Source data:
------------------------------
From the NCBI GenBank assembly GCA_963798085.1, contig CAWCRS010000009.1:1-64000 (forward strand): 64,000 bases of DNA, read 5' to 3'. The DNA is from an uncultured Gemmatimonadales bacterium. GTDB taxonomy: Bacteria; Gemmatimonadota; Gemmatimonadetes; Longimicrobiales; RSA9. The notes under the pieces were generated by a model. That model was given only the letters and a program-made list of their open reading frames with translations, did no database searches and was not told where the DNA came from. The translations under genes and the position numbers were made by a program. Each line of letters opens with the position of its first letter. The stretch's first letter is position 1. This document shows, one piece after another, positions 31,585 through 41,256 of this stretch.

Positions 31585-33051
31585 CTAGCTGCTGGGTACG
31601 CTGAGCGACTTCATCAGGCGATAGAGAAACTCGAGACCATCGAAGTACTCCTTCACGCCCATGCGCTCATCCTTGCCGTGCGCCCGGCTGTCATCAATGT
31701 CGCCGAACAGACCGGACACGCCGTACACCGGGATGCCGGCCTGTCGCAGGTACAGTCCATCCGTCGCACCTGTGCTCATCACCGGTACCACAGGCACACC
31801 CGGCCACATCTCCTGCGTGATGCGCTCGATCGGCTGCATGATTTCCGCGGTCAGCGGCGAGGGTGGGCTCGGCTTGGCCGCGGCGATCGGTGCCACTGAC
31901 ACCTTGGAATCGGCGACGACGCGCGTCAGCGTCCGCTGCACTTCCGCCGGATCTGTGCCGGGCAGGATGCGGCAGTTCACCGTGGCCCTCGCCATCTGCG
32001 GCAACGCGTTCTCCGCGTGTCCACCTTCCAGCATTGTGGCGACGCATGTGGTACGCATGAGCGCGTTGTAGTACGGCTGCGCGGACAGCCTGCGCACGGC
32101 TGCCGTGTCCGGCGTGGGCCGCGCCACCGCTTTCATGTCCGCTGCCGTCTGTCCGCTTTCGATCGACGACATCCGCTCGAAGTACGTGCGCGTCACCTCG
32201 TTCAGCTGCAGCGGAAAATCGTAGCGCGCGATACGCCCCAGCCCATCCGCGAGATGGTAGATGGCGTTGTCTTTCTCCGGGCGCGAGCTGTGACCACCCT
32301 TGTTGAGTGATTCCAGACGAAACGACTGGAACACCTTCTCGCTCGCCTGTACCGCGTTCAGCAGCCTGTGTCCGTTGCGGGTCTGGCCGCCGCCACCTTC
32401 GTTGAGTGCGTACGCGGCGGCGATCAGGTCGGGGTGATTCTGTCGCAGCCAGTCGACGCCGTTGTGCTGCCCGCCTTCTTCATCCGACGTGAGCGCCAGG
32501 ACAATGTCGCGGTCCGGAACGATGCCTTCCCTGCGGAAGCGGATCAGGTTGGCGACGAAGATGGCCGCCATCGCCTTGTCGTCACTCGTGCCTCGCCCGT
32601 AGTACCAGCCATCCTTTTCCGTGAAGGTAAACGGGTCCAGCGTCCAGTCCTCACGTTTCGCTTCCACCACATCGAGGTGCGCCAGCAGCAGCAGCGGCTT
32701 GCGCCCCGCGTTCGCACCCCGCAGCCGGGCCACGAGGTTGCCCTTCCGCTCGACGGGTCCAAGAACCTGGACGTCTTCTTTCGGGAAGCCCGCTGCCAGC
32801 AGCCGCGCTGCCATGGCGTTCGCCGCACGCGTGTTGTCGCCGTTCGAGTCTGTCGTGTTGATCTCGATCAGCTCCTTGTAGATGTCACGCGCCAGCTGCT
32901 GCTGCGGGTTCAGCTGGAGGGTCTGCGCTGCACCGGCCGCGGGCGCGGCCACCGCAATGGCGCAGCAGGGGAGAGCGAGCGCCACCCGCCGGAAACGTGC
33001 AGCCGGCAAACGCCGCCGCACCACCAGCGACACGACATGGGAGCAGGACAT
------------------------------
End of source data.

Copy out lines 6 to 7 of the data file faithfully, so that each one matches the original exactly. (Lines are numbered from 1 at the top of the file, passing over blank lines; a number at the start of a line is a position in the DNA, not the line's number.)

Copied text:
31801 CGGCCACATCTCCTGCGTGATGCGCTCGATCGGCTGCATGATTTCCGCGGTCAGCGGCGAGGGTGGGCTCGGCTTGGCCGCGGCGATCGGTGCCACTGAC
31901 ACCTTGGAATCGGCGACGACGCGCGTCAGCGTCCGCTGCACTTCCGCCGGATCTGTGCCGGGCAGGATGCGGCAGTTCACCGTGGCCCTCGCCATCTGCG